Food as a Therapeutic Aid

Nobody would say we do not need our daily food. By that most people would only think of the bread, vegetables and meet that comes onto the table. Most would forget how important it is also to have our brains fed with enough life-giving energy.
The daily nutrients of our material food is important to keep our mind going in good order. But it also needs spiritual food, a regular ‘fitness program’ of thinking and considering. We have to keep our mind busy to keep it healthy. One of the most precious nutrients can be found in the Bible or Holy Scriptures. Even those who do not believe in a God Creator shall be able to find enough exercises for their mind, to examine their position on this earth and how we should behave or live.

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We may also not forget the environment, nature but also the people around us. Their are very important to put us at ease.  Family members and people around us who are supportive and capable of giving tender, loving care are the energisers we need. But they also can pull us down, by giving too much negative input. And we better do away with all negative energy which may surround us.

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Thinking positive and looking at live form the bright site will help us to live nicely and to get enough energy to tackle all the minor and bigger problems which we like any other person will get at us.

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The Creator has let us know that we should actively learn new things and should help each other to grow. Therefore we should meet regularly and edify each other. On a daily basis we should feed our mind with the Word of God. We should not be content by reading those words just once, but we should train our brains like a sportsman has to train every day. god has given us nature with everything in it what we need. We should be happy with it and should not try to find more in chemically produced products. We should take care that the world, earth, water and sky the Creator has provided for us stays clean. Recycling, choosing less processed foods, and picking natural products over more commercialized ones can help nourish the environment and keep the bad elements away from our body.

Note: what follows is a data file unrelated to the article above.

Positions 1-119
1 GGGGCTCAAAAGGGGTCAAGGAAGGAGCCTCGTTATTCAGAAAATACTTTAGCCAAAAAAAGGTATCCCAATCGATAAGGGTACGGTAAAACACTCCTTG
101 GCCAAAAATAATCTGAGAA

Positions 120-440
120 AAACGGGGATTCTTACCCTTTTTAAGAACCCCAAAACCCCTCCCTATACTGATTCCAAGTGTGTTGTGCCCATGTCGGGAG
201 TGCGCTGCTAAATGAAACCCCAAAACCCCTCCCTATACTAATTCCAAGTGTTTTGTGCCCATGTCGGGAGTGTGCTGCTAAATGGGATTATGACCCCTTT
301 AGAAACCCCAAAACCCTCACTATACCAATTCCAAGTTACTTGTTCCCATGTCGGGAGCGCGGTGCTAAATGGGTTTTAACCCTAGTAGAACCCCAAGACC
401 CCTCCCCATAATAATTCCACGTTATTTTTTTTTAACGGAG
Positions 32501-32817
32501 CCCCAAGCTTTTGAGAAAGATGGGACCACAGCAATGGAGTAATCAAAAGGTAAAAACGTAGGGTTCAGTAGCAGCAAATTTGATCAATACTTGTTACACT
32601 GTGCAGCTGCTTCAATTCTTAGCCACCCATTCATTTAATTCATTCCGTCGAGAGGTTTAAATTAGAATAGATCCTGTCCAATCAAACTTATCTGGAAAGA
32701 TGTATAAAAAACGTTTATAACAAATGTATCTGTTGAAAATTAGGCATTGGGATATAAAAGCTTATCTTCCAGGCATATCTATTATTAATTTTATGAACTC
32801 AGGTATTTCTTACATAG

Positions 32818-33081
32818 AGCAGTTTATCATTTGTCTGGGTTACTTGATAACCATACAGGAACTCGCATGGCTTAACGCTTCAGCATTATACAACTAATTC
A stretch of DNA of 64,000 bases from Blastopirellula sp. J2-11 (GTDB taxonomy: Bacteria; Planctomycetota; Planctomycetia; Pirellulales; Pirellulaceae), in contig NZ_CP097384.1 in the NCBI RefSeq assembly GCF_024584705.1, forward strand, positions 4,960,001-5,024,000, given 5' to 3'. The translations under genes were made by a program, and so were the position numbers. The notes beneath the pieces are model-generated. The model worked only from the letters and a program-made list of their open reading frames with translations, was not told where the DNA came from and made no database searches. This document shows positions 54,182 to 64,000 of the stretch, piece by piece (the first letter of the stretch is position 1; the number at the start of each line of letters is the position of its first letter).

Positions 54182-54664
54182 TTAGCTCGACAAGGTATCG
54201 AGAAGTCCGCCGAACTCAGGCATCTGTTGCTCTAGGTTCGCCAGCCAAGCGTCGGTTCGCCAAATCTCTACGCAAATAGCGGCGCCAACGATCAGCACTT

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Looking around we should try to protect the creation of the Most High. Every day we should count our blessings in our life and be thanking others for their generous love and care. Being thankful to others and to God, whose love we should be willing to share with others, so that we can give them also the energy the Supreme Being provides for us.

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Let us not forget that we should give perhaps even more attention to our spiritual health than our physical health. When the mind is not feeling well the body is for sure not feeling well either and even becoming sick.
In a certain way we do have perhaps to prioritize our emotional health and work preventively by providing our ‘soul’ with right stuff.
At the same time we need to learn to deal with our physical and our spiritual health, learning how to treat physical and emotional wounds. We can monitor our mood and self-esteem and take actions to boost them when they are low. We can adopt the daily practice of emotional hygiene. And by doing these things, we can significantly boost our emotional wellness, our happiness and our overall life satisfaction.

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From the article to remember:

  • Food needs are very specific and we require a wide variety to supply all the necessities for our health.
  • People whit problems, may need more or less of some foods than other people.
  • “Spiritual food” is as essential for our health as physical food.  = especially for our emotional health, but even to some extent for our physical health.
  • Body  chemistry, thought patterns and spiritual resources are all factors in emotional problems.
  • Basic to both mental and spiritual health is physical health.

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  • Is Balance Possible? Can Wellness be Achieved? Things I’ve Learned This Past Year. (katshealthcorner.wordpress.com)
    1. Wellness is not one-dimensional.